Chan-Wang J Lio

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Recognition of self-antigens is required for regulatory T (Treg) cells to exert dominant tolerance. However, the mechanism by which self-reactive thymocytes are diverted into the Treg cell subset is unclear. To address this question, we looked for the immediate precursors to Treg cells within Foxp3(-)CD4+CD8(-) thymocytes. By using intrathymic transfer, we(More)
Appropriate development of regulatory T (Treg) cells is necessary to prevent autoimmunity. Neonatal mice, unlike adults, lack factors required for Treg cell development. It is unclear what these missing factors are. However, signals emanating from the T cell receptor (TCR), the costimulatory receptor CD28, and the family of gammac-dependent cytokine(More)
The instruction of the immune system to be tolerant of self, thereby preventing autoimmunity, is facilitated by the education of T cells in a specialized organ, the thymus, in which self-reactive cells are either eliminated or differentiated into tolerogenic Foxp3(+) regulatory T (T(reg)) cells. However, it is unknown whether T cells are also educated to be(More)
The generation of regulatory T (T(Reg)) cells in the thymus is crucial for immune homeostasis and self-tolerance. Recent discoveries have revealed the cellular and molecular mechanisms that govern the differentiation of a subset of developing thymocytes into natural T(Reg) cells. Several models, centred on the self-reactivity of the T cell receptor (TCR),(More)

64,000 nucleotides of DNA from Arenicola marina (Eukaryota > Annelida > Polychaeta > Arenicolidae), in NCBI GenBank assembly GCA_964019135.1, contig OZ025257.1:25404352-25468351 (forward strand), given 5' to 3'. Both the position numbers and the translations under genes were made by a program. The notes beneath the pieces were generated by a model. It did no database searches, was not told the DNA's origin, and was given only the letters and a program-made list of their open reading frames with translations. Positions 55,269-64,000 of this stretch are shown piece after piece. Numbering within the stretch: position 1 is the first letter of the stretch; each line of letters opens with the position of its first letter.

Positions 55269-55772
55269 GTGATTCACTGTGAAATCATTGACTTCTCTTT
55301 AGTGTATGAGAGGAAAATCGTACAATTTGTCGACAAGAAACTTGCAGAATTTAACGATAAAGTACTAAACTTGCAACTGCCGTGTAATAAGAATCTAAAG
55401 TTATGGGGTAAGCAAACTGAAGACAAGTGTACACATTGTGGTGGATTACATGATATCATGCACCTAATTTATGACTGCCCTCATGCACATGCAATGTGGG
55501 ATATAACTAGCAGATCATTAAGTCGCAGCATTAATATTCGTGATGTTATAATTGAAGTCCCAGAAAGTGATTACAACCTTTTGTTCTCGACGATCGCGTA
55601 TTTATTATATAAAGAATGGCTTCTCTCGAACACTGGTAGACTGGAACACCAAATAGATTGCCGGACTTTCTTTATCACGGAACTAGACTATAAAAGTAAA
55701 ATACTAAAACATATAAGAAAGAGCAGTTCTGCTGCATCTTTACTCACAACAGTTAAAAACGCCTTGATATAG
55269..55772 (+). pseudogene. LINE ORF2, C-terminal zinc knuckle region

Because the deletion of self-reactive T cells is incomplete, thymic development of natural Foxp3+CD4+ regulatory T cells (Treg cells) is required for preventing autoimmunity. However, the function of T cell antigen receptor (TCR) specificity in thymic Treg cell development remains controversial. To address this issue, we generated a transgenic line(More)
The discovery of Ten Eleven Translocation proteins, enzymes that oxidize 5-methylcytosine (5mC) in DNA, has revealed novel mechanisms for the regulation of DNA methylation. We have mapped 5-hydroxymethylcytosine (5hmC) at different stages of T-cell development in the thymus and T-cell differentiation in the periphery. We show that 5hmC is enriched in the(More)
The contribution of thymic antigen-presenting-cell (APC) subsets in selecting a self-tolerant T cell population remains unclear. We show that bone marrow (BM) APCs and medullary thymic epithelial cells (mTECs) played nonoverlapping roles in shaping the T cell receptor (TCR) repertoire by deletion and regulatory T (Treg) cell selection of distinct TCRs.(More)
The T cell costimulatory molecule CD28 plays an important role in the thymic generation of Foxp3(+) regulatory T cells (Tregs) essential for the maintenance of self-tolerance. In this study, we show that a cell-intrinsic signal from CD28 is involved in the generation of cytokine-responsive Foxp3(-) precursors using studies of mixed bone marrow chimeras as(More)
Chemokines promote lymphocyte motility by triggering F-actin rearrangements and inducing cellular polarization. Chemokines can also enhance cell-cell adhesion and costimulate T cells. In this study, we establish a requirement for the actin-bundling protein L-plastin (LPL) in CCR7- and sphingosine-1-phosphate-mediated T cell chemotaxis using LPL(-/-) mice.(More)
The generation of Foxp3(+) regulatory T (Treg) cells in the thymus is essential for immune homeostasis. In the past several years, substantial progress has been made in understanding the mechanisms by which a minor portion of developing thymocytes are selected to become Treg cells. Although previously controversial, recent data support the importance of TCR(More)